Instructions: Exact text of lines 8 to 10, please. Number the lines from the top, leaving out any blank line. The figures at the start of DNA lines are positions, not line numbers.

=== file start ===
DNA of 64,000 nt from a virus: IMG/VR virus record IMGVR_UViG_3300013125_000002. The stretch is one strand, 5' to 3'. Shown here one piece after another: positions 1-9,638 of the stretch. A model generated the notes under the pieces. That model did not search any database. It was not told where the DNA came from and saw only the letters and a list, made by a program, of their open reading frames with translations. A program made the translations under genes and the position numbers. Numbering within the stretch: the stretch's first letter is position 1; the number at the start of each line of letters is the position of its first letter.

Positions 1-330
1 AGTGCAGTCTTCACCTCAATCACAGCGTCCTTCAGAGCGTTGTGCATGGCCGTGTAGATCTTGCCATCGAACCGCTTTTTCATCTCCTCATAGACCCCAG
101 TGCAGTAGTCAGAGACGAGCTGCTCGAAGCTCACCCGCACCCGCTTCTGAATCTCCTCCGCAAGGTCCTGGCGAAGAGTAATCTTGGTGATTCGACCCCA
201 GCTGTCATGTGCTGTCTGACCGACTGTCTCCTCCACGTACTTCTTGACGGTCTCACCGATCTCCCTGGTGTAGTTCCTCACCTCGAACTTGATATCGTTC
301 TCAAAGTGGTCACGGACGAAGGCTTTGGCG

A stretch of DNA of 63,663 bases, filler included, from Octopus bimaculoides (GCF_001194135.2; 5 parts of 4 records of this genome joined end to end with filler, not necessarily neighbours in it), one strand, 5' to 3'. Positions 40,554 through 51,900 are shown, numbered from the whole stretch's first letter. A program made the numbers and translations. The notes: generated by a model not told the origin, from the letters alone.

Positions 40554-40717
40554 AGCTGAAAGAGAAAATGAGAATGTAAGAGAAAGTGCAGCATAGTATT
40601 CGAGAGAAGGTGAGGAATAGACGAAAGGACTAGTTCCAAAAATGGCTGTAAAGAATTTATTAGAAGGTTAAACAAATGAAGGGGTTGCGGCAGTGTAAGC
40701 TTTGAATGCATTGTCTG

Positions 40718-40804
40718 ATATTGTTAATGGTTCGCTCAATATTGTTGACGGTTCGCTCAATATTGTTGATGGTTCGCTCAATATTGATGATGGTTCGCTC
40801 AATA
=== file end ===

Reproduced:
Positions 40554-40717
40554 AGCTGAAAGAGAAAATGAGAATGTAAGAGAAAGTGCAGCATAGTATT
40601 CGAGAGAAGGTGAGGAATAGACGAAAGGACTAGTTCCAAAAATGGCTGTAAAGAATTTATTAGAAGGTTAAACAAATGAAGGGGTTGCGGCAGTGTAAGC